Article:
A tractor unit, semi tractor (U.S.) [a], prime mover (Australian English), road tractor, or traction unit is a heavy-duty commercial vehicle within the large goods vehicle category, usually with a large displacement diesel engine, and several axles. The tractor unit serves as a method of moving trailers (most often semi-trailers). Different trailers can be swapped between tractor units quickly, so the tractor unit does not stand idle whilst the load is unloaded or loaded, unlike a rigid, and is not restricted to one type of goods as trailer types can be swapped e.g. bulk tipper to a box van. The tractor-trailer combination also means a load can be shared across many axles, yet be more maneuverable than an equivalently sized rigid truck (see trucks). The tractor unit couples to the trailer using some sort of mechanical lock system, usually a fifth wheel coupling. A tractor unit is primarily designated a freight vehicle, and is most common in the heavy goods vehicle (HGV) class of vehicles, although smaller, van-based tractor units do exist.
There have been three common cab configurations used in tractors, two are still widely used. The conventional has an engine and hood over the front axle in front of the cab, as in most automobiles. This style is almost universal in the U.S. The cab over engine has a flat nose cab with the driver sitting in front of the front axle. Widely used in the EU, this style has the advantages of good vision, maneuverability, and allows maximum trailer length relative to overall length. In the U.S. this type of cab can be useful in strait trucks, but now has little advantage in tractors and is rarely used. A U.S. style cab over engine, now largely obsolete, had a flat nose cab located higher over the engine, with the driver sitting above the front axle. This allowed a sleeper compartment in a short tractor, and maximum wheelbase relative overall length, important for bridge formula weight restrictions. With the loosening of length restrictions in 1982 this style had limited applications, and is no longer manufactured in the U.S.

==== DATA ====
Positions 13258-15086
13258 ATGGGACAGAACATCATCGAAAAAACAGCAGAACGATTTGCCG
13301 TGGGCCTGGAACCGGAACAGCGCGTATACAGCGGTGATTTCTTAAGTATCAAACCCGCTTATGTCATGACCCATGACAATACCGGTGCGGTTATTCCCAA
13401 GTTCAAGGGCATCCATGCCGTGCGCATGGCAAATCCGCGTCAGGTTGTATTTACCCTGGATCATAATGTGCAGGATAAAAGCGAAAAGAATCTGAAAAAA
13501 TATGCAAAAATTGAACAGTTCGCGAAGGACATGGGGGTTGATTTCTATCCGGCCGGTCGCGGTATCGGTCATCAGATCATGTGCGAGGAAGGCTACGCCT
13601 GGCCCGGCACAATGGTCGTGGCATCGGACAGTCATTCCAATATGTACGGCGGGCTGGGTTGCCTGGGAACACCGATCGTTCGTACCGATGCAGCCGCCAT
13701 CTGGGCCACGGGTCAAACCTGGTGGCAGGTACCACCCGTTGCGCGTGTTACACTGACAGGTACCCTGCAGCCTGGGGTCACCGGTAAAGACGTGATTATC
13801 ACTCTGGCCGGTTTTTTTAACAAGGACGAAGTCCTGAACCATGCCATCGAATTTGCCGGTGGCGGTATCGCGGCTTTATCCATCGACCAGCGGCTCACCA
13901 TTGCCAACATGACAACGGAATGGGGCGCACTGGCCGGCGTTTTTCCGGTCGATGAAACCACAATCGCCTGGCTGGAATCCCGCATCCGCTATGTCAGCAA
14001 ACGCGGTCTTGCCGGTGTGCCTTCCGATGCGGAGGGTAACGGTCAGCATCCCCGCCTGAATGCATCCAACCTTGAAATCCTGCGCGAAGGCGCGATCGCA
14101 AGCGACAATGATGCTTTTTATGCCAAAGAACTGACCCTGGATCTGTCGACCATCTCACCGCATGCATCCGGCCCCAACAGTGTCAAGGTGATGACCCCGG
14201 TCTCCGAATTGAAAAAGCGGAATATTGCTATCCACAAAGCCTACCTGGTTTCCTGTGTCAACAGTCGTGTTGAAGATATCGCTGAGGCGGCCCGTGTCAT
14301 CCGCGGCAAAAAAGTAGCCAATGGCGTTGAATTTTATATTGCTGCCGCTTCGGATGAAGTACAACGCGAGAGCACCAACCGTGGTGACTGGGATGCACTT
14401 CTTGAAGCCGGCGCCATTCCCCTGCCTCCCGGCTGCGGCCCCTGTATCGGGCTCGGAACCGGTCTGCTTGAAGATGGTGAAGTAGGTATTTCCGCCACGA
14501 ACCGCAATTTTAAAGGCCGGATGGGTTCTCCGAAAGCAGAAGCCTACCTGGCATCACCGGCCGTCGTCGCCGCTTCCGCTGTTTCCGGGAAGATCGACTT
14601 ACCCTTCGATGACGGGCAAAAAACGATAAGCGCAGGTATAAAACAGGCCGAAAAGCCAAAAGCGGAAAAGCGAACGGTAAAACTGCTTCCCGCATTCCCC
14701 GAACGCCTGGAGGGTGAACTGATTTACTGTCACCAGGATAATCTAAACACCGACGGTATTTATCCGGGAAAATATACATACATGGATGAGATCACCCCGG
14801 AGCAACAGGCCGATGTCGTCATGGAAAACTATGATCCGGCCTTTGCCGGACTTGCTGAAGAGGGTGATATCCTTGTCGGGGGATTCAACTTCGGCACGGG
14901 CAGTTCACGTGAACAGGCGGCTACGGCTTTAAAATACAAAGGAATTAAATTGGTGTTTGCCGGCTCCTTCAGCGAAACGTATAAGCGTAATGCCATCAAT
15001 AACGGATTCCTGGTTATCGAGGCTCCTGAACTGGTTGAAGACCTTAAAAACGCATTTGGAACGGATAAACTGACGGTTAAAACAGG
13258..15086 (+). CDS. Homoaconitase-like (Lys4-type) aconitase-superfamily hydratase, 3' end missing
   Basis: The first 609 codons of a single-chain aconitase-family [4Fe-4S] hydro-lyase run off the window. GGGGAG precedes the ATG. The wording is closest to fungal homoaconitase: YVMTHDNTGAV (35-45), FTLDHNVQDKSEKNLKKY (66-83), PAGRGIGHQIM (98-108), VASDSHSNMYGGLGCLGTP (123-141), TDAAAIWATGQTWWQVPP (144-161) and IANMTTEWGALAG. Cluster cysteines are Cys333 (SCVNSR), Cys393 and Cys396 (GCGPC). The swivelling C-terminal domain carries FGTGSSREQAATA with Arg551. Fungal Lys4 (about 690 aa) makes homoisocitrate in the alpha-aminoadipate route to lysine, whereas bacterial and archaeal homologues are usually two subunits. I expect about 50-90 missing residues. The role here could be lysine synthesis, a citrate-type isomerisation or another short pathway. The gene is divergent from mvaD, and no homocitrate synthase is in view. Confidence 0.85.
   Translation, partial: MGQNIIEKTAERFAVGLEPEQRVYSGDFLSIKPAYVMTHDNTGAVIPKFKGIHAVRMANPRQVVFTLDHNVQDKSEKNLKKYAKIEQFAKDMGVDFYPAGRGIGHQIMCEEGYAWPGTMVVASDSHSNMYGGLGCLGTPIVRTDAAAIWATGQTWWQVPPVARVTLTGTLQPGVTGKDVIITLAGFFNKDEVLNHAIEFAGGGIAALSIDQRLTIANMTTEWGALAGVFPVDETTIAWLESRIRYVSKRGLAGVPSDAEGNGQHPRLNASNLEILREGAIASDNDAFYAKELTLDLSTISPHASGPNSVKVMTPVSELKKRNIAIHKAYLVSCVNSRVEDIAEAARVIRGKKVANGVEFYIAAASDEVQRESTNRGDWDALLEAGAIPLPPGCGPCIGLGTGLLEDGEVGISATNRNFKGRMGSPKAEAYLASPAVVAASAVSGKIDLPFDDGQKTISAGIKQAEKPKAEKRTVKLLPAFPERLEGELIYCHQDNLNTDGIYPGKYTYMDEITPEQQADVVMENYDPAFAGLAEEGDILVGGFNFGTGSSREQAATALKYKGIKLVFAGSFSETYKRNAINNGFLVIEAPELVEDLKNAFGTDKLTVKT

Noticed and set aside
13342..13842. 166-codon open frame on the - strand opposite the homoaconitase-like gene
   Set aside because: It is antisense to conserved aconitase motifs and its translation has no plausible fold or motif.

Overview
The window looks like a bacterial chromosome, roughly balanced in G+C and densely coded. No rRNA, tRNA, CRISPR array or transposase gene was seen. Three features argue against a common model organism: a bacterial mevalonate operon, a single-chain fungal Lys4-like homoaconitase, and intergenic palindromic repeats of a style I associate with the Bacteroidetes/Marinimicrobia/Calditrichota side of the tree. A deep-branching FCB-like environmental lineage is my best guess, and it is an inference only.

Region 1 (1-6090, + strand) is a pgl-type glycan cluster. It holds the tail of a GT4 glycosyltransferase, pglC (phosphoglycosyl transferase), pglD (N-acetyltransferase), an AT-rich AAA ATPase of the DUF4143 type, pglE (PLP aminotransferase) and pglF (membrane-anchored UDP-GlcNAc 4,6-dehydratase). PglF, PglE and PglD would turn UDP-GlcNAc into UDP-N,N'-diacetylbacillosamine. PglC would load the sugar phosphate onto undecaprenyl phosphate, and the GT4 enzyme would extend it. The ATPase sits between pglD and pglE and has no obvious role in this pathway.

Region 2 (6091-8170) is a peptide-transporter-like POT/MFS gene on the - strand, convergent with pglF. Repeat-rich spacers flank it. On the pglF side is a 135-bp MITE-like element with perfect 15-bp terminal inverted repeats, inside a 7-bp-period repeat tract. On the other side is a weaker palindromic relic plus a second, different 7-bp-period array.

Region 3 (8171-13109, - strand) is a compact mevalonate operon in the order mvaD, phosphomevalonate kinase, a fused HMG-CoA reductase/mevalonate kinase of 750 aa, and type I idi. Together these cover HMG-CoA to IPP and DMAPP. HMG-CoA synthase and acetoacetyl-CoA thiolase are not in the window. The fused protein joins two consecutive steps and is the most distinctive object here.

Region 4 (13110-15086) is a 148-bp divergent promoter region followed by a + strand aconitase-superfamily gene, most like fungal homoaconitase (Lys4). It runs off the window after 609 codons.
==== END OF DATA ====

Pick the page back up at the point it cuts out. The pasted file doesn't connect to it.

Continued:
A tractor unit can have many axles depending on axle load legislation. The most common varieties are those of 4x2, 6x2 and 6x4 types[b]. However, some manufacturers offer 6x6, 8x6, 8x8, 10x8, and 10x10 axle configurations. A 6x4 has three axles, with two of the axles driven. 6x4 units are more common in long distance haulage in larger countries such as the USA and Australia. In Europe, the 4x2 and 6x2 variants are more commonplace. Those with three axles or more can have more than one steering axle, which can also be driven. Most 6x2 units allow the undriven rear axle to be raised when lightly loaded, or running without a trailer, to save tyre wear, and increase traction. The 6x6 units have three axles, all driven, and 8x6 units have four axles, with the rear three usually driven and the front axle for steering. The 8x8 units also have four axles, but with all of them driven, and 10x8 units have five axles with the rear four usually driven and the front axle for steering. All five axles of 10x10 units are driven. The front two axles are usually both steer axles. The axle configurations are usually based on axle load legislation, and maximum gross vehicle weight ratings (BDM). Heavier versions of tractor units, such as those used in heavy haulage and road trains, tend to have four or more axles, with more than two axles driven. In certain countries (such as Switzerland), a certain amount of weight must be spread over driven axles, which lead to heavier varieties having six-wheel drive, otherwise another tractor unit would have to be used. The heavy haulage variants of tractor-units are often turned into a ballast tractor by fitting temporary ballast, because their chassis allows a high BDM which may go beyond the legal limit, hence requiring special permits.